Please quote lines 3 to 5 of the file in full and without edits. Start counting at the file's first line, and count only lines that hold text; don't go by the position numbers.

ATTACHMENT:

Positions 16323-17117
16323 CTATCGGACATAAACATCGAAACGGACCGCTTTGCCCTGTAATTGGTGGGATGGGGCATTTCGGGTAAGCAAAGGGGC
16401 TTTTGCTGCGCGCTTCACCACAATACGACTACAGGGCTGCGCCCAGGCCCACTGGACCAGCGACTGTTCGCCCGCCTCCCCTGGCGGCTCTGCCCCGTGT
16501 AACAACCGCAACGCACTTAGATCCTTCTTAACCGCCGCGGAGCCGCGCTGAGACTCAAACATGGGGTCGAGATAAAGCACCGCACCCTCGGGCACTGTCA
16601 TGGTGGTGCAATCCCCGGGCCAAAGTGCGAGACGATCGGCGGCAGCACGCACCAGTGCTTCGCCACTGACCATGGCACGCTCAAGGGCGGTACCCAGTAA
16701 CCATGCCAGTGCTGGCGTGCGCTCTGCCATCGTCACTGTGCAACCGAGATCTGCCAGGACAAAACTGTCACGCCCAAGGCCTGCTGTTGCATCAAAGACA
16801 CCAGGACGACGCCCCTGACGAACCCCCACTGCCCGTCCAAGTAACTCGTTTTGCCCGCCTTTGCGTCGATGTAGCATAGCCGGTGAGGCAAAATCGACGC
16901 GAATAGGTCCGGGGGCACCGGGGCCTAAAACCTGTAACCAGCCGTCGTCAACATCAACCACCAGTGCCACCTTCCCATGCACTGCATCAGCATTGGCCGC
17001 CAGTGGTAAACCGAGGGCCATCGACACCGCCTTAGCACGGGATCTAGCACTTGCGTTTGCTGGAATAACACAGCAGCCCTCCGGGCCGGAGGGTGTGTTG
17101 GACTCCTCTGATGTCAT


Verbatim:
16401 TTTTGCTGCGCGCTTCACCACAATACGACTACAGGGCTGCGCCCAGGCCCACTGGACCAGCGACTGTTCGCCCGCCTCCCCTGGCGGCTCTGCCCCGTGT
16501 AACAACCGCAACGCACTTAGATCCTTCTTAACCGCCGCGGAGCCGCGCTGAGACTCAAACATGGGGTCGAGATAAAGCACCGCACCCTCGGGCACTGTCA
16601 TGGTGGTGCAATCCCCGGGCCAAAGTGCGAGACGATCGGCGGCAGCACGCACCAGTGCTTCGCCACTGACCATGGCACGCTCAAGGGCGGTACCCAGTAA